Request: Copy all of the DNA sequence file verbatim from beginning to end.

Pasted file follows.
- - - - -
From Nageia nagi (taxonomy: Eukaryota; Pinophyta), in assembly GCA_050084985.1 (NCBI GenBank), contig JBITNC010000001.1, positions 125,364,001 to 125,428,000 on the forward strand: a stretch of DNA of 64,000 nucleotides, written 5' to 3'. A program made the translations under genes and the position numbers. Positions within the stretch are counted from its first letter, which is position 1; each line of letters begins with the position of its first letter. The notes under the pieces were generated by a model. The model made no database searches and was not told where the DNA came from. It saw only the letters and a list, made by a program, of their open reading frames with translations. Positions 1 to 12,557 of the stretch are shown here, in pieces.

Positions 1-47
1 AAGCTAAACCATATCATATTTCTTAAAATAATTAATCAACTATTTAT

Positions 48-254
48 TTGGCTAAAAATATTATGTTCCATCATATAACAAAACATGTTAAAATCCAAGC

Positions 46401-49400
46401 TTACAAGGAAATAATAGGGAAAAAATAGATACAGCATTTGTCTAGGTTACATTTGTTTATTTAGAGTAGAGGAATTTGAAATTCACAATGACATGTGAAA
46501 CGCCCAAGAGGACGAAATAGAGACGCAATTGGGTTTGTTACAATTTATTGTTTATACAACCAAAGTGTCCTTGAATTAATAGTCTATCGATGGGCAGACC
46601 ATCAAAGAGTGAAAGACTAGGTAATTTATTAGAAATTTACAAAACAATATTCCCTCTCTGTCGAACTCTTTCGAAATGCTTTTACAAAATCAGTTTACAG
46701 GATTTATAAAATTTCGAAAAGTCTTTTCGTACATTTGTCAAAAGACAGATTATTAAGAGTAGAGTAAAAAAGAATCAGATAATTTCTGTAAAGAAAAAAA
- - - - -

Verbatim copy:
From Nageia nagi (taxonomy: Eukaryota; Pinophyta), in assembly GCA_050084985.1 (NCBI GenBank), contig JBITNC010000001.1, positions 125,364,001 to 125,428,000 on the forward strand: a stretch of DNA of 64,000 nucleotides, written 5' to 3'. A program made the translations under genes and the position numbers. Positions within the stretch are counted from its first letter, which is position 1; each line of letters begins with the position of its first letter. The notes under the pieces were generated by a model. The model made no database searches and was not told where the DNA came from. It saw only the letters and a list, made by a program, of their open reading frames with translations. Positions 1 to 12,557 of the stretch are shown here, in pieces.

Positions 1-47
1 AAGCTAAACCATATCATATTTCTTAAAATAATTAATCAACTATTTAT

Positions 48-254
48 TTGGCTAAAAATATTATGTTCCATCATATAACAAAACATGTTAAAATCCAAGC

Positions 46401-49400
46401 TTACAAGGAAATAATAGGGAAAAAATAGATACAGCATTTGTCTAGGTTACATTTGTTTATTTAGAGTAGAGGAATTTGAAATTCACAATGACATGTGAAA
46501 CGCCCAAGAGGACGAAATAGAGACGCAATTGGGTTTGTTACAATTTATTGTTTATACAACCAAAGTGTCCTTGAATTAATAGTCTATCGATGGGCAGACC
46601 ATCAAAGAGTGAAAGACTAGGTAATTTATTAGAAATTTACAAAACAATATTCCCTCTCTGTCGAACTCTTTCGAAATGCTTTTACAAAATCAGTTTACAG
46701 GATTTATAAAATTTCGAAAAGTCTTTTCGTACATTTGTCAAAAGACAGATTATTAAGAGTAGAGTAAAAAAGAATCAGATAATTTCTGTAAAGAAAAAAA